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Dark matter supposed to be affected only by gravity and no other force. At the same time, however, dark matter forms halos around galaxies, that become visible examining how galaxies and clusters bend the light.

The question is now, what does prevent these huge clouds of dark matter from collapsing? A cloud of "normal" matter has an inner pressure from its temperature. The force working here would be the electromagnetic force because the atoms and molecules of "normal" matter repel each other (compare https://www.youtube.com/watch?v=bKldI-XGHIw Veritasium - Can We Really Touch Anything?) When it collapses as a cold cloud to form stars, the inner pressure is still working, it's heating up until it forms a star hot enough to start fusion fire.

When the star collapses because the pressure decreases after the core cools down after fusion slows down at the end of its life, quantum mechanical forces (Pauli principle) keep it from getting down any further until the mass is strong enough to overcome the Pauli forces and create a black hole.

Now why doesn't the same happen to dark matter if there's no other force that's affecting dark matter particles (whatever they might be) except for gravity? Inner pressure can't happen because electromagnetic forces don't work here. Pauli principle can't happen because for that it's not dense enough and would again need other forces to be exchanged between the particles.

Does that mean, that these DM particles have to be Bosons since they can go through each other and thus never lose any energy to each other do collapse further? However, gravity could produce some kind of inner friction too when one particle loses gravitational energy to another one passing by.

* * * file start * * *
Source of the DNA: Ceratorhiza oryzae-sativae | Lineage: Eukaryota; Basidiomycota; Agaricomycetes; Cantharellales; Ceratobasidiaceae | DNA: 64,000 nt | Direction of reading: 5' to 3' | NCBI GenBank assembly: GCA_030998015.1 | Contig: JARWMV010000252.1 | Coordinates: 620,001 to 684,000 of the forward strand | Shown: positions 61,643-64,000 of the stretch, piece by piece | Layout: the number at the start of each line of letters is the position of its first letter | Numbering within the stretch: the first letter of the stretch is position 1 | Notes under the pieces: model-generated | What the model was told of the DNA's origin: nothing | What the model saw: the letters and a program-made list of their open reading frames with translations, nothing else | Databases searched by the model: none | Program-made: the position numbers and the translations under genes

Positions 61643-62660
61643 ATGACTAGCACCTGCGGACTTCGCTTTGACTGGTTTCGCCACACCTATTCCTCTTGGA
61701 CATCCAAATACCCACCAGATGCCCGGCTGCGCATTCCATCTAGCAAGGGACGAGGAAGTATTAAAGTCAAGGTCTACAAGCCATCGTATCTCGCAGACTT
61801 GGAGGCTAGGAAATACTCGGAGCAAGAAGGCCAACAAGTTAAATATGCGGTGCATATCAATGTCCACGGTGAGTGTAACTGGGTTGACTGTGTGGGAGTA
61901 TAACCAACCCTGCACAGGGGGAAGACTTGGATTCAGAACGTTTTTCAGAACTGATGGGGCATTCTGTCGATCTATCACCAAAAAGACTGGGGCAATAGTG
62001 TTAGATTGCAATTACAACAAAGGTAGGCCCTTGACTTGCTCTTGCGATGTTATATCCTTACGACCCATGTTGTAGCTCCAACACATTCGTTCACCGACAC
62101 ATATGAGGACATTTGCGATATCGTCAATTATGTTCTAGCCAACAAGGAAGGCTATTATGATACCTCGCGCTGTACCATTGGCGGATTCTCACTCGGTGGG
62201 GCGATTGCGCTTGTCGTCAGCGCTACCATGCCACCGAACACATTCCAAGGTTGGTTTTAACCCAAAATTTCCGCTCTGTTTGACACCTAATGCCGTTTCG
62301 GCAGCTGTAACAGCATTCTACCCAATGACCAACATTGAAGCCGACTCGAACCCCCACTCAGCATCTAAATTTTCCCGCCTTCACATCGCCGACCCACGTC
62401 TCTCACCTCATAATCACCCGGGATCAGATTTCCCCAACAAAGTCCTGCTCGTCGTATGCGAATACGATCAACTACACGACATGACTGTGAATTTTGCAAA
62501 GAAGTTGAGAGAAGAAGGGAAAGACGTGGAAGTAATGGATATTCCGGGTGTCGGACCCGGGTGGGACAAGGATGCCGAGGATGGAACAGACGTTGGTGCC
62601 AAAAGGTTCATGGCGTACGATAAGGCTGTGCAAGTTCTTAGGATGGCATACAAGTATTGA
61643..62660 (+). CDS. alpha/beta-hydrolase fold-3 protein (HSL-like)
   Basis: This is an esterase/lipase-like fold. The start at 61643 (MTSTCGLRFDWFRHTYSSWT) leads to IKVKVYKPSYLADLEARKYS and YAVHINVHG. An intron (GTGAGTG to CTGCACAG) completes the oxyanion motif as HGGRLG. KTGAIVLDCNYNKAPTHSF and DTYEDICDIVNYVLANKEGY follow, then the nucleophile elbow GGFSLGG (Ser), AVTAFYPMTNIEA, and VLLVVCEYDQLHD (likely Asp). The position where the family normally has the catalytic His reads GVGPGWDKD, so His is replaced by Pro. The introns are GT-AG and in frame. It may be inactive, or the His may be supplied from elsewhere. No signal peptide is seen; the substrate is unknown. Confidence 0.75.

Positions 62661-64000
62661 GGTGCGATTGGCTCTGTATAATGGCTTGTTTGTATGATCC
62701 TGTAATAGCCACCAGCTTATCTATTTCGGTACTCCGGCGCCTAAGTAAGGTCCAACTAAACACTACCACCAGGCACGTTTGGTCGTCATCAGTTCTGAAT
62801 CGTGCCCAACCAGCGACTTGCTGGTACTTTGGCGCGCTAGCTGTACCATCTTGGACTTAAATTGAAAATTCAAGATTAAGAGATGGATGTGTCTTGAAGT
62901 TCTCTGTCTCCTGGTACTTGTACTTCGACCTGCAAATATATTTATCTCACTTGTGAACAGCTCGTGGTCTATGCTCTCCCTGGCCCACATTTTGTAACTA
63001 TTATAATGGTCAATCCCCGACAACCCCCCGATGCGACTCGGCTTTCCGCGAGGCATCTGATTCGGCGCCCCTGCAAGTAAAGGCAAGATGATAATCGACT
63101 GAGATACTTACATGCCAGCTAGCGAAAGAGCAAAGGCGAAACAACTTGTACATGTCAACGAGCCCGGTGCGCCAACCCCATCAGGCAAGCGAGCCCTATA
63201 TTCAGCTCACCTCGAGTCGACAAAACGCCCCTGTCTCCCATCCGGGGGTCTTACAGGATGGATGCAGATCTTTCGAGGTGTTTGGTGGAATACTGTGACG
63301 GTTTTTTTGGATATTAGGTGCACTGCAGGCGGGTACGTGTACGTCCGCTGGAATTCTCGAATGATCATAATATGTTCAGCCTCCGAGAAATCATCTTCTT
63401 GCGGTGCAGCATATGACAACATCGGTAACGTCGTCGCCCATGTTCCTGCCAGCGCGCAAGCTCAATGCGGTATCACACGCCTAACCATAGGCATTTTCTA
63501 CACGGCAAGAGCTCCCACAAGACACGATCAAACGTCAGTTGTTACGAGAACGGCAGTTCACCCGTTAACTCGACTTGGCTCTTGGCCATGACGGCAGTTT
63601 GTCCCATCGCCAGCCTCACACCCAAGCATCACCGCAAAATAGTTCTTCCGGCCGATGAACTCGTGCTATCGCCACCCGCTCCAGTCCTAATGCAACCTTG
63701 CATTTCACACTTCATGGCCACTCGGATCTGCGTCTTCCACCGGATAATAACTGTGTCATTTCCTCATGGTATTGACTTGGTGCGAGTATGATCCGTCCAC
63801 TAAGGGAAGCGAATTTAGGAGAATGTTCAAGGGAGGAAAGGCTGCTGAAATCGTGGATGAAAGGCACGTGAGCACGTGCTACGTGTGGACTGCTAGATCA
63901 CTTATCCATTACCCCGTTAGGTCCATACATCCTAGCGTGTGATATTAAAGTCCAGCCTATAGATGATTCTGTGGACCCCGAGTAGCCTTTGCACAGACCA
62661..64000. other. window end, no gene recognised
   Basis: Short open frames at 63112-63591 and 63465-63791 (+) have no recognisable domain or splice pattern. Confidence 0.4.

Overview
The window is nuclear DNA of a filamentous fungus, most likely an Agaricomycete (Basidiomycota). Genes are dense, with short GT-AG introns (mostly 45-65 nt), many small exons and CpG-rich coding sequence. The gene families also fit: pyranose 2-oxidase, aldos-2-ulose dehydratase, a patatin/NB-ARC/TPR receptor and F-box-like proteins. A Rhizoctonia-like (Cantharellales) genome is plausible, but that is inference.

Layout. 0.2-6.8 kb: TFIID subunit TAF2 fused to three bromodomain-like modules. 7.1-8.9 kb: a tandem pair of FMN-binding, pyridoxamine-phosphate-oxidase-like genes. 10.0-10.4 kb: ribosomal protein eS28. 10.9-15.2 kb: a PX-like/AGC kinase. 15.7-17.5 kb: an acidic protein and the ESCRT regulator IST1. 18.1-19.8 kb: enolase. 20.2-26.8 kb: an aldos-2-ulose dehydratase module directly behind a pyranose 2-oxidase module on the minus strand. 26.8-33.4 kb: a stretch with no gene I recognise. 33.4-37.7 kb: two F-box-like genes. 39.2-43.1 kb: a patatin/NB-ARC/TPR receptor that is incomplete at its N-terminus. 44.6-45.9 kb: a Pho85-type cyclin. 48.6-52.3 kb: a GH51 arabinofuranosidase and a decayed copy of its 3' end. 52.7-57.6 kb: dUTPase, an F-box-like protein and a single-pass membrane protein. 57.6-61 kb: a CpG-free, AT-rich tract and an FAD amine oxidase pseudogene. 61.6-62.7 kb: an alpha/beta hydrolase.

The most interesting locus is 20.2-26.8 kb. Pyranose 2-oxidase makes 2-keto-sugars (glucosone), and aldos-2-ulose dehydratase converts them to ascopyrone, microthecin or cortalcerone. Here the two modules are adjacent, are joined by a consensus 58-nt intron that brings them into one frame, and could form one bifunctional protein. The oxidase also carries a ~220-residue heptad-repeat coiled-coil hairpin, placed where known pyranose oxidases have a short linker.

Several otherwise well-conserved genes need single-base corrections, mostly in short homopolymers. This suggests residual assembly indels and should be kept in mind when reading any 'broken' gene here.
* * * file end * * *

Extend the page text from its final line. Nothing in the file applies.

PS: I am not a physicist just interested in this stuff, thus I can't do the calculations for myself.

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Dark matter without strong self-interaction is indeed pressure-less, so it cannot form a static ball. However, since it does not interact with electromagnetism or give off any other kind of radiation, it also cannot lose energy. When normal matter clouds collapse to form stars it happens because the involved atoms and molecules can radiate away their energy and end up in a more tightly bound form. This is not available to the dark matter halo, where individual particles (whatever they are) will orbit in the joint gravitational field.

If enough dark matter was accidentally concentrated somewhere it would implode into a black hole, but since black holes are tiny on an astronomical scale this will just remove the super-dense part and leave the rest orbiting as normal (with a tiny fraction falling in over time).

Technically, dark matter form virialized halos. The virial theorem in mechanics states that when a lot of particles bound interact with each other by gravity the average movement energy tends to equal half of their average potential energy. That is, they form a density distribution with high density and speed in the core, surrounded by a loose and low-density cloud of more slowly moving particles.

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